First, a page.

Thousands of boards worldwide have retained Littleford & Associates to benchmark head/director compensation since 1983. We help to assess the market replacement costs for sitting heads, the likely package to attract new heads, and the retention and retirement options for long-serving and valued heads.
Many board chairs and search chairs who contact us ask about including performance related elements in either a contract for a new head or a renewal. Some of the factors to consider are the following:
- Has the head experienced a performance related bonus in the past and is the head comfortable with it?
- Is the performance bonus intended to be a reward or as incentive or both?
- Can the board agree upon a specific and reasonable number of bonus criteria that the head will find fair?
- Will the head feel that he/she must earn 100% of the bonus every year or he or she will not feel valued? What kind of expectations is the board creating?
- Does the head feel that he or she already works 100%+ and wonders how it will be possible to meet a specific set of goals and earn performance money?
- How large should the bonus be in order to be meaningful?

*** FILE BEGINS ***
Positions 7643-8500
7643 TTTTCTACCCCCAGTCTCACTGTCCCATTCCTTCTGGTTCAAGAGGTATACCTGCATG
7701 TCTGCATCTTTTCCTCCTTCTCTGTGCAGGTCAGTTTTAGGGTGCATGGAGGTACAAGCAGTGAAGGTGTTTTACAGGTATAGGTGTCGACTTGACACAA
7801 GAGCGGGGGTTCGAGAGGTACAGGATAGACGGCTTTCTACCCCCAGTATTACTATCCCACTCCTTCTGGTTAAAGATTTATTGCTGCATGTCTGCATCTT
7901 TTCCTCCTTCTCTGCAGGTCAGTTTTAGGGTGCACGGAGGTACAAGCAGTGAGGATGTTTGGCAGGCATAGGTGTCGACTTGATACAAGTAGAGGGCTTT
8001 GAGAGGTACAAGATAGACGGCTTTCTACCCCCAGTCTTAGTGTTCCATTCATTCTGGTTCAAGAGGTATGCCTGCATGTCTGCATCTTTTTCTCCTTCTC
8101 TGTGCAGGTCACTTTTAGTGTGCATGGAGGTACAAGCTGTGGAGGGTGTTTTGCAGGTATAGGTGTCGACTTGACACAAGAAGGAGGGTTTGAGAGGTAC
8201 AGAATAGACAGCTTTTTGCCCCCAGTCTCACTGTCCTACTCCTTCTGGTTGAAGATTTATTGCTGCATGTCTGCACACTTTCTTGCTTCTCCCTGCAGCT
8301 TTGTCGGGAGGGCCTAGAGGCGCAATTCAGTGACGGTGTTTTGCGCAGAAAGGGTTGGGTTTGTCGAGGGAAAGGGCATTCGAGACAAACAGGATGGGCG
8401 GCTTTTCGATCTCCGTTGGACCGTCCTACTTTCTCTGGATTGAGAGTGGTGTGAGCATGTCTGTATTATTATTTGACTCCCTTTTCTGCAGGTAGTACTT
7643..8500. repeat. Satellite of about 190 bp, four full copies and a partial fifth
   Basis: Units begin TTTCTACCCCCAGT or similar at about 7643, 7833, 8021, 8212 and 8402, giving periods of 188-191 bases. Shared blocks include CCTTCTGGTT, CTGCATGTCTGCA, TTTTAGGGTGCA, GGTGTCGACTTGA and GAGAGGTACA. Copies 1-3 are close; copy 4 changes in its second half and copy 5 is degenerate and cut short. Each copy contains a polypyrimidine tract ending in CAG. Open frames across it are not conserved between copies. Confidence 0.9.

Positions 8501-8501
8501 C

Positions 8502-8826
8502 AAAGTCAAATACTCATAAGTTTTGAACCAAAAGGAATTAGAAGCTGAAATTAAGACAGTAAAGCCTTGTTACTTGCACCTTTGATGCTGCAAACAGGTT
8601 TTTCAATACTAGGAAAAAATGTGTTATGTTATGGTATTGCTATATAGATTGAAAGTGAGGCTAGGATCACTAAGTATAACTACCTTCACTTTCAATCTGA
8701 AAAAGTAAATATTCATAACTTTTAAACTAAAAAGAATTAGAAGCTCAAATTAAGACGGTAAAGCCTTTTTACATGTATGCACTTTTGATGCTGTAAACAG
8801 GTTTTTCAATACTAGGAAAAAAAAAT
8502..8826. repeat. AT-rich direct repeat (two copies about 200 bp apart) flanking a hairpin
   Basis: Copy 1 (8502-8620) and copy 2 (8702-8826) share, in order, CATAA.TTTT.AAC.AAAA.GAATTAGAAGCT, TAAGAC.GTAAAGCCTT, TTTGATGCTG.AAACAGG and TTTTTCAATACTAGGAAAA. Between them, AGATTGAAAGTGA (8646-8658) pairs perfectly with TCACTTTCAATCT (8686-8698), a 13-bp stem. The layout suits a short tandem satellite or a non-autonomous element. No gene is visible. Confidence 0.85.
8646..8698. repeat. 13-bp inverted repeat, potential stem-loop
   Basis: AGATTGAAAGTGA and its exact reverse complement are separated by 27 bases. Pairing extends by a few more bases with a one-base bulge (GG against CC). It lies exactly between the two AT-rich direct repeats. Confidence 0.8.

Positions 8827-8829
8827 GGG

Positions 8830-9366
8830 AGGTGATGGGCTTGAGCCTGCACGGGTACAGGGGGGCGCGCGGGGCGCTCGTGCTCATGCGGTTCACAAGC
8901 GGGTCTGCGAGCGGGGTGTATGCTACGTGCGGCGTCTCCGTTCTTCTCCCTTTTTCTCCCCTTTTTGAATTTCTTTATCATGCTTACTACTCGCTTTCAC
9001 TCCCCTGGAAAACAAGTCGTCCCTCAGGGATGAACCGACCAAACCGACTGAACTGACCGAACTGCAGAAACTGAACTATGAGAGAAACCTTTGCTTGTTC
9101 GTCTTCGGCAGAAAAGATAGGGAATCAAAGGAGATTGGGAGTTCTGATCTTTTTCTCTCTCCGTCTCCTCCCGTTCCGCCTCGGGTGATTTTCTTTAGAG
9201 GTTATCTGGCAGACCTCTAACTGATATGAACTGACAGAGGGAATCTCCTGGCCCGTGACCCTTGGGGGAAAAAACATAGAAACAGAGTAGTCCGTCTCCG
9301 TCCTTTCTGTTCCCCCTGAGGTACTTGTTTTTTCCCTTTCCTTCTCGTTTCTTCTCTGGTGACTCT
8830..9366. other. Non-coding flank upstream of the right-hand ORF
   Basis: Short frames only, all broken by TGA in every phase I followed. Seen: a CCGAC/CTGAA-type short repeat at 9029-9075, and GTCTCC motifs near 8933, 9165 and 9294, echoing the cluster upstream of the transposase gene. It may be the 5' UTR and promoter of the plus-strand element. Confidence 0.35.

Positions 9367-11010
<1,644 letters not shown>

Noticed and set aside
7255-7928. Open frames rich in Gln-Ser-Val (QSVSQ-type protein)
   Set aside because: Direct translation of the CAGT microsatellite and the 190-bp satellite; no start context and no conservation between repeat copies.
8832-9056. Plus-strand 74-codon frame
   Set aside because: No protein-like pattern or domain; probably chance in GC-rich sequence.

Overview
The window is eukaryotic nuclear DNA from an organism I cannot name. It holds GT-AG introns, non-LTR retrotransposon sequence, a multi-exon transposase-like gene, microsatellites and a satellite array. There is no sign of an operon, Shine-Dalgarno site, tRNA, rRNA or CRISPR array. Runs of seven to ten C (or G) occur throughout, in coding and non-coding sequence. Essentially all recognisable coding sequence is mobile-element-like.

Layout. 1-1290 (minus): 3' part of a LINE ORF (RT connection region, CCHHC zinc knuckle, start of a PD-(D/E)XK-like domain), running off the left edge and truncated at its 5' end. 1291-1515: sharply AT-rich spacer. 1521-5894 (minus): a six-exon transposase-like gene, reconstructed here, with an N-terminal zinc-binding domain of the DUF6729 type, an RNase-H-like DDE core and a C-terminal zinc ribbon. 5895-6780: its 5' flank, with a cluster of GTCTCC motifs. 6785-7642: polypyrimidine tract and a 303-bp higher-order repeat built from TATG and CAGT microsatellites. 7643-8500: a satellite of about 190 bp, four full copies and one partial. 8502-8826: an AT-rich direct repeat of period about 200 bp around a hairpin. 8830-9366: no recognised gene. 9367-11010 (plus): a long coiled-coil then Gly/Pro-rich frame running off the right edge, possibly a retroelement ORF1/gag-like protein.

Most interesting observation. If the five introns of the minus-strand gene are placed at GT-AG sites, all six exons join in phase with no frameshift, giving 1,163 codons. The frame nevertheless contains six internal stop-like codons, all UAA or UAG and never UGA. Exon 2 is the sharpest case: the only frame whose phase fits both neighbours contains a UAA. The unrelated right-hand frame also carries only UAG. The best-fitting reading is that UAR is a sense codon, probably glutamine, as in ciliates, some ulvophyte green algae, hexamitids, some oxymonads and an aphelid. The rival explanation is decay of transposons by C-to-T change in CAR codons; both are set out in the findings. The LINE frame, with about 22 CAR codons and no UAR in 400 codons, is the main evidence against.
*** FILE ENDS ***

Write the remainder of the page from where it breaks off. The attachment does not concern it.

- Will the bonus be paid as part of a 457(f) deferred compensation plan, in cash or possibly divided between the two?
- Does the head believe that the board members entrusted with this decision are supportive?
Nevertheless, more than 50% of all of our client schools worldwide offer some sort of bonus option. In some cases, it is regular and expected and is just called a “bonus”, and in other cases, it is really tied to specific goals. More international than US schools also give resigning or retention bonuses, the latter serving as a “golden handcuffs” tool.
We assisted a Board compensation committee in creating a bonus plan that gives the Head a guaranteed deferred compensation payment plus she is eligible for an additional payment to the 457(f) plan contingent upon meeting certain goals. This concept potentially grows the Head’s retirement asset. This was one of the Committee’s main objectives.
Structuring bonus incentives has become more common practice. Boards and compensation committees should consider carefully how to structure such plans and take into account their tax implications.